The Memorandum of Understanding of 17 May 2011 contained a handful of measures intended to increase competitiveness and easy of entry to telecommunications markets in Portugal. None of these measures had to do directly with the economic crisis, but took up existing developments and conflicts with the European Commission.
The first of these measures was to implement the European Commission’s “Better Regulation Directive” of 2009, increasing the independence of ICP-Anacom, the Portuguese telecoms regulator. By 2012 this issue was solved, even though rules under the “Citizen’s Rights Directive” of 2002 had still not been satisfactorily implemented.
The second measure was the auctioning of more radio spectrum (the previous analog TV spectrum, for fourth-generation data services) in order to increase the possibility of entry, and the reduction of mobile termination rates. The auction was performed, and as it could be expected in the middle of a deep economic crisis, the final bids were equal to the minimum prices set by ICP-Anacom and no entry occurred. Mobile termination rates were further reduced, but this was part of a long-planned regulatory process that has been ongoing for a decade.
The third point was the issue of the universal service provider for fixed telephony. The previous government had renewed the universal service concession of Portugal Telecom, without having run a competitive process as by now was mandatory by European Law. In 2013, ICP-Anacom ran a competition which was won by Zon-Optimus, who will become the universal service provider.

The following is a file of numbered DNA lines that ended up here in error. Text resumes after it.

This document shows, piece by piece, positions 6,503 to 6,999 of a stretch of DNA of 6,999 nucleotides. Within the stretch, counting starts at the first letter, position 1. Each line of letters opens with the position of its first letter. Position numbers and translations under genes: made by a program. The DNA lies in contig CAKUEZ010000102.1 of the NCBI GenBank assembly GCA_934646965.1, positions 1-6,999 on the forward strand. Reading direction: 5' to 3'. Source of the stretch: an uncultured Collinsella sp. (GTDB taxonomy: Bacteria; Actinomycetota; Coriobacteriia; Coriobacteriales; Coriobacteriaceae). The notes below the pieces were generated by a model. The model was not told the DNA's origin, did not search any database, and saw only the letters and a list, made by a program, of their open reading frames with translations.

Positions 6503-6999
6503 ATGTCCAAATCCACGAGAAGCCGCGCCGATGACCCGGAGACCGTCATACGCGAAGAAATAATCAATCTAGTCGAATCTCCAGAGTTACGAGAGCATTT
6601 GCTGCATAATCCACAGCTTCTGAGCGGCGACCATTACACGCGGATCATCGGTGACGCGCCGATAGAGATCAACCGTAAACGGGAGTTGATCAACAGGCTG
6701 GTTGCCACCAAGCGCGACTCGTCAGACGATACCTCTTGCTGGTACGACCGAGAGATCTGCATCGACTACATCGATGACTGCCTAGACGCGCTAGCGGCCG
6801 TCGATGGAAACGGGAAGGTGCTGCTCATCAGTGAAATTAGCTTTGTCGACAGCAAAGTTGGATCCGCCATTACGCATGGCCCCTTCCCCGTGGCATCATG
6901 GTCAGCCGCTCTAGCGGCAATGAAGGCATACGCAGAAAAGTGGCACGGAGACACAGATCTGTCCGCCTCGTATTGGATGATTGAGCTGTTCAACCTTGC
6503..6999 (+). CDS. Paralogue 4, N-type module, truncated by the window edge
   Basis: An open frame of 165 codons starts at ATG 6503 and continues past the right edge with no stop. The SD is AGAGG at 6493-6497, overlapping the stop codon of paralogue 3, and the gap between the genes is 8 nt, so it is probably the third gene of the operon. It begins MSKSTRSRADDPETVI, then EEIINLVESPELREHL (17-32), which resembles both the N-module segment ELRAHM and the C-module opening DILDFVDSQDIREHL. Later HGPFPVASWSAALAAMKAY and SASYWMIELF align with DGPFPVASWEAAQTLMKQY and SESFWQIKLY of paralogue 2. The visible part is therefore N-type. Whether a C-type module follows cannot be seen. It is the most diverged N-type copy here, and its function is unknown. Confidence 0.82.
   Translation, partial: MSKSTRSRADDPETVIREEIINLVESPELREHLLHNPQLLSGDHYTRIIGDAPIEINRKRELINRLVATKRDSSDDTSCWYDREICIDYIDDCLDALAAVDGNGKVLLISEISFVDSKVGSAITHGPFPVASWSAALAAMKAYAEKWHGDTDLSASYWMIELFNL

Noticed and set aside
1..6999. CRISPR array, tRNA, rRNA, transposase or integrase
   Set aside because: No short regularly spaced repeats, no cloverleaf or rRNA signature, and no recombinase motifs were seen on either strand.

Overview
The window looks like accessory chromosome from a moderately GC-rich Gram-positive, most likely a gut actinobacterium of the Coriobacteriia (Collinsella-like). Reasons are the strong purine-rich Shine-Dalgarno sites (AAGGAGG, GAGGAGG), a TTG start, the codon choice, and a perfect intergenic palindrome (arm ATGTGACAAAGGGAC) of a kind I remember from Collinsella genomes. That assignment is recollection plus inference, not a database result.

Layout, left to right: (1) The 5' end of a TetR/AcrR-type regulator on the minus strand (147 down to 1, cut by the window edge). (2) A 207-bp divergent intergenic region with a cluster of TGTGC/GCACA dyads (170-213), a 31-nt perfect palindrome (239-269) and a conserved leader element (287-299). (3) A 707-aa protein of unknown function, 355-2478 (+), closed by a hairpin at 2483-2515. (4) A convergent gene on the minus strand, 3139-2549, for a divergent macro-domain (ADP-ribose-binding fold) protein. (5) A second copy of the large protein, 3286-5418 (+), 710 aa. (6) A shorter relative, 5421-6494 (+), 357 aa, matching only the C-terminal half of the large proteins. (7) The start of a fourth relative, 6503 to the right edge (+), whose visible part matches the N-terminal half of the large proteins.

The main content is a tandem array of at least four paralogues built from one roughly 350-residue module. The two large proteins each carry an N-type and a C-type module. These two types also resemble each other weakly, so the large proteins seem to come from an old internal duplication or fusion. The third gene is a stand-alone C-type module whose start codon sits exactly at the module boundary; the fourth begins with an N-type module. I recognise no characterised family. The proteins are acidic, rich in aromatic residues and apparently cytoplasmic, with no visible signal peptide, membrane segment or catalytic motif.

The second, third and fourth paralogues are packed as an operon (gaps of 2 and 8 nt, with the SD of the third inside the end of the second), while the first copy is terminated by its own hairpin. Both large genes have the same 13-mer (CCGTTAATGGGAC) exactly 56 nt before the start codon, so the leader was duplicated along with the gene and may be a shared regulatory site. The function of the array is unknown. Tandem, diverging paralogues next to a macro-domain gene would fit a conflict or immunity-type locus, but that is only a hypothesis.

The last point on the list were measures to facilitate consumer switching between fixed communications provider, such as standardized contracts, and to reduce entry barriers for now providers. To our best knowledge, no additional measures have been put in place in this respect.
The main developments in the market actually had little to do with the Troika’s presence. First, commercial strategies of communications providers changed, from offering services such as fixed telephony and broadband, TV, and mobile telephony separately, to selling them all together as a quadruple-play bundle.
This move tended to favour companies active in both the fixed and mobile markets, and as such may have led to the long-rumoured merger between the mobile operator Optimus (of Sonaecom, also with a small fixed-line business) and the cable TV operator Zon (ex TV-Cabo) to finally advance. As a result, the communications market in Portugal is getting closer to being a duopoly, even if the mobile operator Vodafone and the cable operator Cabovisão continue to have significant market shares in their respective segments.
On the other hand, no decision about regulation of access to next-generation networks (fibre or cable networks under the latest standard), a decisive issue for the development of the market, has been taken, nor has this issue been present in the Memorandum of Understanding. The reason for this delay could be that the European Commission’s Recommendation on Relevant Markets, the list of markets to be regulated, itself was under review (a draft recommendation has been published in early 2014, but the process is not yet finished).
Summing up, the presence of the Troika has not led to developments in Portuguese communications markets that would not have happened anyway, and the most important issue for the future development of the market, access to next-generation networks, is not yet resolved.
Author: Steffen Hoernig